1. -+ (-8.96): 29...Qh5 30.g4 fxg4 31.Nf1 g3 32.Qa3 Rab8 33.Nc3 Nf2 34.Rxg3 Nxh1 35.Rg2 Qxh4 36.Qe7 Rg8 37.f5 Bxf5 38.Rxb5 Rxb5 39.cxb5 Qe1 40.Qb4 Bh3 41.Nd5 Qd1 42.Qd2 Qxd2 43.Nxd2 Bxg2 44.Kxg2 Nxd5 45.Kxh1 Re8 46.Nc4 Rb8 47.Nd2 Nxe3 48.Nxe4 Nf5 49.Nc3 Nxd4 50.Kg2 Nxb5 51.Ne4 Re8 52.Nc5 Kh7 53.Kg3 Kg6 54.Kf4 Nd6

2. -+ (-8.50): 29...b4 30.Rxa8 Qxa8 31.Qc2 Ne1 32.Qb2 Nxg2 33.Bxg2 Qa3 34.Bf1 Ra8 35.c5 Ng4 36.d5 Qa1 37.Be2 Qxb2 38.Nxb2 Ra1+ 39.Kg2 Nxe3+ 40.Kf2 Nxd5 41.Bc4 e3+ 42.Ke2 exd2 43.Bxd5 Rb1 44.c6 Be8 45.Kxd2 Rxb2+ 46.Kd3 Rb1 47.Be6 Bxc6 48.Bxf5 Rb3+ 49.Kc4 Rxg3 50.Kxb4 Rf3 51.Kc5 Rxf4 52.Be6 Bf3 53.Bb3 Rxh4 54.Bc4 Re4 55.Ba2

Premium Chessgames Member
  ketchuplover: I like to think Alekhine had the final position in mind from move 1 :)
Premium Chessgames Member
Es ist garbaggio,
Este caravaggio!!
Partida Alecceena,
Molto fabra queena!....
Jun-18-18  Onsey Seyon: Triple Queen sac? In truthe, it looks like a fine game alright by the Russian champion. No queen sac to i find. Not a three, nor a two, nor a one, nor any. What is this queen sac and can i get me one? Me heard that a very strong chess player is allowed nine queens. The initial one plus eight more. Is this too true? Thanks, a beutiful belloom. Good, good. 🔤
Jun-19-18  ughaibu: <a fine game alright by the Russian champion>

Alekhine was joint Russian champion in 1913/14, but that title no longer existed when this game was played, and Alekhine won the first Soviet championship, but by the time of this game had left the USSR for good. Bogolubow, on the other hand, had yet to win his two Soviet championships. So, neither player was "Russian champion" at the time of this game but both, if "Russian" is understood in Fischer's sense, were Russian champion at other times.

In short, which of the players are you talking about?

Sep-05-18  PJs Studio: The tactics are brilliant in this game but whites opening and early middlegame play leave a lot to be desired.
Oct-01-18  piltdown man: Is Marvin the paranoid android in charge of the puns these days?
Oct-01-18  TheaN: Interesting to see the engine analysis. I guess it's a very good example of the differences in 'human' approach between actual humans and pure calculators. Soon to be thrown in the mix will be a very dangerous combination of these two, as Leela (Lc0) is currently showing.

Imo, b4 is the practical win. Properly calculated Alekhine obviously saw 29....b4 30.Rxa8 bxc3 31.Rxe8 c2! which will simply give Black his queen back with the position still being lost for White, thus the more practical option. 29....Qh5 grinds out the closed position and is preferred by silicon.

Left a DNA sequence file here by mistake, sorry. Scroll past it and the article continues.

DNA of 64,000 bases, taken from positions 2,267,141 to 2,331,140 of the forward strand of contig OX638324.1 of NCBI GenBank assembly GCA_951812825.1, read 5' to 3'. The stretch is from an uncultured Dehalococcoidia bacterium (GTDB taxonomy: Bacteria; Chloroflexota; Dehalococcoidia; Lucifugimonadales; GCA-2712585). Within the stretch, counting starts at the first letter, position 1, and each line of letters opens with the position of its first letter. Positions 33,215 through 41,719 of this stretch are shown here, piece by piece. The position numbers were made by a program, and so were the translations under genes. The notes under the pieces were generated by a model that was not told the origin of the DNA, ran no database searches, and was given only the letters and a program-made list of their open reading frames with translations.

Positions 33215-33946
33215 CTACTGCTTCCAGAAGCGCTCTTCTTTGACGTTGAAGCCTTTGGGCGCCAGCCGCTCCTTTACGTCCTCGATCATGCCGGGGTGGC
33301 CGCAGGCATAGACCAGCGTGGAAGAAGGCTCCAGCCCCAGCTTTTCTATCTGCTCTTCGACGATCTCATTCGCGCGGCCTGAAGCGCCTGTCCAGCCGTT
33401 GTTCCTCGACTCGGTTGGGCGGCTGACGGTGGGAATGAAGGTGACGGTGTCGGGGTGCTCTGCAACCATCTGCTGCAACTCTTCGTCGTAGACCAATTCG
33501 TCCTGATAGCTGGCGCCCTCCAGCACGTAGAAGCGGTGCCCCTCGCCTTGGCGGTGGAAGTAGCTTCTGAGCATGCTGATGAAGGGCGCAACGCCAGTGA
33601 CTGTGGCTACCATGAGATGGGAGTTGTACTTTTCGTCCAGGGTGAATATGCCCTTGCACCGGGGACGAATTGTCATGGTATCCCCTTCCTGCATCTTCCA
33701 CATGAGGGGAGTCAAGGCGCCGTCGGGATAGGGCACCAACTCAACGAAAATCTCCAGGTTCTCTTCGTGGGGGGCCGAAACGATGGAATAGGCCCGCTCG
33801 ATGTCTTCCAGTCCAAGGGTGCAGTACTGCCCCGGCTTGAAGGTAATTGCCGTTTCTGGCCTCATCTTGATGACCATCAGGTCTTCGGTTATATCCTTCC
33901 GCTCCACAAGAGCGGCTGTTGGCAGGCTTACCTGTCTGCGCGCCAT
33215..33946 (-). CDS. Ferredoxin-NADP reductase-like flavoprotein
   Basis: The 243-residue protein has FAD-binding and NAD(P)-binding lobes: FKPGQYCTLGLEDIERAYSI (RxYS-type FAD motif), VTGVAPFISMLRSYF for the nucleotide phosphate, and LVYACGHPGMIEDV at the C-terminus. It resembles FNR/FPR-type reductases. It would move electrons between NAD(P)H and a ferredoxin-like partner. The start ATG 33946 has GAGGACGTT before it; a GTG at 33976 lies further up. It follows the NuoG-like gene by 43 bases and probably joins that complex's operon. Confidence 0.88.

Oct-01-18  Ironmanth: Wow. This one will take some time to digest; another cup of morning Joe to think this complicated game through. Thanks for this one, chessgames.
Oct-01-18  Violin sonata: No need an engine analysis, everyone here just talking about an analysis after the exchanging of queens, We already know that since the black move 33 white has no chance to winning, but it looks like Bogoljubov wants to continue the game until 20 moves later, and Alekhine had a clear mind to force it him to resign. Why he did do that? it remains a mystery to me
Oct-01-18  Howard: With the literally hundreds of great games out there that most of us haven't uncovered yet, why is this website recycling previous GOTD games ?
Oct-01-18  cormier:

click for larger view

Analysis by Houdini 4: d 23 dpa done

<1. + / = (0.30): 16.b4> Qe8 17.b5 Nd8 18.Nh3 a4 19.Rab1 h6 20.Rfe1 Qe7 21.Qc2 Kh7 22.dxe5 dxe5 23.Rb4 c6 24.bxc6 bxc6 25.c5 Nf6 26.e4 g6 27.Rd1 Be6 28.Qc3

2. = (0.14): 16.Nh3 Qg6 17.Nf3 Qf6 18.Rfd1 e4 19.Nh2 Nh6 20.Nf4 Ne7 21.Rac1 c6 22.h5 Nf7 23.Nf1 Kg8 24.Qc2 b6 25.Qc3 Ng5 26.c5 bxc5 27.dxc5 Qxc3 28.Rxc3 d5 29.Nd2 Ne6

Premium Chessgames Member
  Breunor: I really love those great Alekhine masterpieces!
Oct-28-18  princecharming: 47...Qe2!! Beautiful zugzwang.
Dec-01-18  MrJafari: While there's no enough time to read all comments here, I agree with <Calli> and <Sneaky> from the first page. and from the 10th page with <offramp> that this is not as great as people say!
Dec-29-18  HarryP: A great game. I love the final position. After all the complications, what is left is a win in a simple Pawn ending.
Premium Chessgames Member
  Jonathan Sarfati: 40...♕e2 is a remarkable Zugzwang position. It restricts White to ♙ moves. E.g.

41.♘h3 ♘g4! 42.♖xe2 fxe2 43.♘f2 ♘xe3! (queening would also win but this first is even clearer) 44.♘xe3 e1=♕+

41.♖h3 ♘g4 42.♖h2 ♘xe3! (even better than taking the exchange) 43.♘xe3 ♕xe3 Δ 44...♕e1#, and White has no good answer.

May-04-21  SymphonicKnight: According to many, either their favorite game or in their top 10, everyone should be familiar with this game; the sacrifices, the endgame vulnerability of knights, etc...
Premium Chessgames Member
  Messiah: high!
Premium Chessgames Member
  Korora: Alekhine was Henny Youngman x 2 here.